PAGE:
'Electrical motors in Moholy Nagy's Light Space Modulator, also known as Light Prop, set the shiny steel sculpture in motion while electrical illumination in the gallery reflected light off it and into its surroundings. Light Prop for an Electric Stage, as the artist refered to it, not only pushes the temporal dimension of art but expands its spatial dimensions into the entire environment, including the viewer, who becomes a surface onto which light is reflected.' It embodies Moholy-Nagy's goal of 'pushing art beyond static forms and instroducing kinetic elements, "in which the volume relationships are virtual ones, i.e., resulting main from the acutal movement of the contours, rings, rods, and other objects.... To the three dimensions of volume, a fourth - movement - (in other words, time is added)."'
Moholy-Nagy described his Light Prop for an Electric Stage, better known as the Light Space Modulator, 1929-30, as an ‘apparatus for the demonstration of the effects of light and movement’ or the ‘light-requisite for an electrical stage.’ With the aid of an engineer and technician, the work was constructed to provide lighting effects for plays and other performances. It consists of a box with a circular opening at the front (the stage) and a second board with a parallel circular opening inside the box. The backs of both of these openings are surrounded by bulbs of various colours, which flicker on and off at pre-determined times, illuminating moving discs and pieces of glass and metal. These, in turn, cast complex shadows on the back wall of the box. The wall can also be removed, allowing the light to project onto a backdrop of any size. A hybrid of light and movement, the kinetic quality of this work was captured in motion in Moholy-Nagy’s film Motion Picture Black-White-Grey, 1930. The artist also made photographs of the work, shown here. ‘It is indeed foreseeable that this or similar motion pictures may be transmitted by radio,’ he prophesied, ‘[i]n part with the support of telescopal prospects, in part as real light plays, whereby the listener owns a private lighting apparatus which can be remotely conducted from the radio station via electrically controlled colour filters.’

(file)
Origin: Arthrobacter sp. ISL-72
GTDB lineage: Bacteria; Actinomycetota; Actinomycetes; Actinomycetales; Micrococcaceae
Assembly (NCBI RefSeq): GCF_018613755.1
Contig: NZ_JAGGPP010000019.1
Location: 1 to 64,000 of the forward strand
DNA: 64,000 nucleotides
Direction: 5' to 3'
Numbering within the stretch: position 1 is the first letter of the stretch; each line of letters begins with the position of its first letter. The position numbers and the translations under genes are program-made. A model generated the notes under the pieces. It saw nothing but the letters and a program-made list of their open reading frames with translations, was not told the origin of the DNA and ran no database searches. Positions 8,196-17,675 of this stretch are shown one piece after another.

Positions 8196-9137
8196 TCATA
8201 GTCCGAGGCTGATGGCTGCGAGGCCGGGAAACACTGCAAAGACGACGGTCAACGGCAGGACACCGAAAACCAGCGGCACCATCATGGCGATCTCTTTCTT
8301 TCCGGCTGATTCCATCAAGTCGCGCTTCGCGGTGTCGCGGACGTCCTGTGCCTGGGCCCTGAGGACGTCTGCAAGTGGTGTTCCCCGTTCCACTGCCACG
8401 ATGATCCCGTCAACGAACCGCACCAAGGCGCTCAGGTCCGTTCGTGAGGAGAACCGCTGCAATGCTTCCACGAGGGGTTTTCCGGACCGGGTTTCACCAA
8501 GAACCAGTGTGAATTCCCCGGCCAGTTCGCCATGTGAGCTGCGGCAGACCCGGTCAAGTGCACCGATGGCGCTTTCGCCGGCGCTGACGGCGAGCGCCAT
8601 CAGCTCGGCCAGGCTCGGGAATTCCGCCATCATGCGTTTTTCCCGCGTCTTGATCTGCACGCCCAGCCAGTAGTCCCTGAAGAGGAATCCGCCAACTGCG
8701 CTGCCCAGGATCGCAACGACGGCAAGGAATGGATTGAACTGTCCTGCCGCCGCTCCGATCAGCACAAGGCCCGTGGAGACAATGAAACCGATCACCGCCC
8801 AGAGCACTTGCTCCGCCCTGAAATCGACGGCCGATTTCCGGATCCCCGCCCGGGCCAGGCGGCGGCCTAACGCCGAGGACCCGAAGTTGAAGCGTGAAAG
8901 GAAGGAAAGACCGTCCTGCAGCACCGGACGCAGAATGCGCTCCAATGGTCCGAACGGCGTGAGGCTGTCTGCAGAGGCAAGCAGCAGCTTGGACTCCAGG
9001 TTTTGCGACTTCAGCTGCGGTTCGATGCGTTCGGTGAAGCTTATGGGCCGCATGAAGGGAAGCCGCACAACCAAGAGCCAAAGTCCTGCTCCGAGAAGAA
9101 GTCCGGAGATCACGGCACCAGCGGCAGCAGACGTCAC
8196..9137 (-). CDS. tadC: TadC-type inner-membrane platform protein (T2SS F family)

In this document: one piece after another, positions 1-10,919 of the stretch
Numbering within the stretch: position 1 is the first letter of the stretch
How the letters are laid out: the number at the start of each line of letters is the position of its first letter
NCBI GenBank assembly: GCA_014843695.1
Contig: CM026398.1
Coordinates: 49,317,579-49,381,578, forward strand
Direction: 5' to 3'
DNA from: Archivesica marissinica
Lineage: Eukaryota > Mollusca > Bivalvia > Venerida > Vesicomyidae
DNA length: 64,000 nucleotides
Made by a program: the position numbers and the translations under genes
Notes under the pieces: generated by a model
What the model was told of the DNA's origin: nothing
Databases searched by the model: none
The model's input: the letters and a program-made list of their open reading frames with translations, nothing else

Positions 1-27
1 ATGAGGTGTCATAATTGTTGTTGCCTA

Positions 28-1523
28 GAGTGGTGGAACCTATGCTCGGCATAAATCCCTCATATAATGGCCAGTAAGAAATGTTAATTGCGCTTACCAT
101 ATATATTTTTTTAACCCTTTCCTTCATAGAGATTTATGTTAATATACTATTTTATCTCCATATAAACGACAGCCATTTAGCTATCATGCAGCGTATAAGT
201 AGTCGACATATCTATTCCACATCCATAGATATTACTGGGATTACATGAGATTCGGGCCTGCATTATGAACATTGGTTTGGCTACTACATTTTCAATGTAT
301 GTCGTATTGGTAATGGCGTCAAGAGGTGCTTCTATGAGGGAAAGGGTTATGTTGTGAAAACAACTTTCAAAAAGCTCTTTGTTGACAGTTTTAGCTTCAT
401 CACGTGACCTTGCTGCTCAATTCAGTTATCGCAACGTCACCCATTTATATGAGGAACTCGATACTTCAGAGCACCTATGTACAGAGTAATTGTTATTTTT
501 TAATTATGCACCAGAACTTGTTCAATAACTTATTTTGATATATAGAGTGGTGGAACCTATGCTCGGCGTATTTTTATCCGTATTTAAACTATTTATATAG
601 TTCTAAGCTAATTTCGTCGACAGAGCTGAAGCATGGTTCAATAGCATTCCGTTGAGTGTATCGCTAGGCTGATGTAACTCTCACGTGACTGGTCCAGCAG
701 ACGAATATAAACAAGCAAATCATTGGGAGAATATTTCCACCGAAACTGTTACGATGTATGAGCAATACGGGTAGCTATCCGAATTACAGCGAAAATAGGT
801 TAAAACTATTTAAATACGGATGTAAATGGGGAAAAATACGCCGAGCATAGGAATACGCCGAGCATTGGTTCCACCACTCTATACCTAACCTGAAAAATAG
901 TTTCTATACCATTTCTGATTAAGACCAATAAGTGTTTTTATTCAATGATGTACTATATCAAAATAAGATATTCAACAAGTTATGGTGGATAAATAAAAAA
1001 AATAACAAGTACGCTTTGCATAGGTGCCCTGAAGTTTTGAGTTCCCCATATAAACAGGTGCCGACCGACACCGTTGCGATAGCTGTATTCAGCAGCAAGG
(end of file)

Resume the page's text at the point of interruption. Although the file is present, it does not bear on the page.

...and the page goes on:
The Busch Reisinger Museum at Harvard University, Cambridge, MA holds the original and a 2006 reproduction. Earlier reproductions from 1970 are held at the Van Abbemuseum in Eindhoven, Netherlands and the Bauhaus Archiv in Darmstadt, Germany. Different sources provide different dates for the work, 1922-1930, 1923-30, 1929-30. In any case, it is a key work in the history of kinetic art, light art, and installation.
"This piece of lighting equipment is a device used for demonstrating both plays of light and manifestations of movement. The model consists of a cube-like body or box, 120 x 120 cm in size, with a circular opening (stage opening) at its front side. On the back of the panel, mounted around the opening are a number of yellow, green, blue, rot, and white-toned electric bulbs (approximately 70 illuminating bulbs of 15 watts each, and 5 headlamps of 100 watts). Located inside the body, parallel to its front side, is a second panel; this panel too, bears a circular opening about which are mounted electric lightbulbs of different colors. In accordance with a predetermined plan, individual bulbs glow at different points. They illuminate a continually moving mechanism built of partly translucent, partly transparent, and partly fretted materials, in order to cause the best possible play of shadow formations on the back wall of the closed box." 
 Edward A Shanken, Art and Electronic Media, 2009, p 85.
 Ibid, p 18. Moholy-Nagy quoted from The New Vision, 1928.
 Greg Allen, "So Many Light Space Modulators" http://greg.org/archive/2010/08/09/so_many_light_space_modulators.html
 Media Art Net, http://www.medienkunstnetz.de/works/licht-raum-modulator/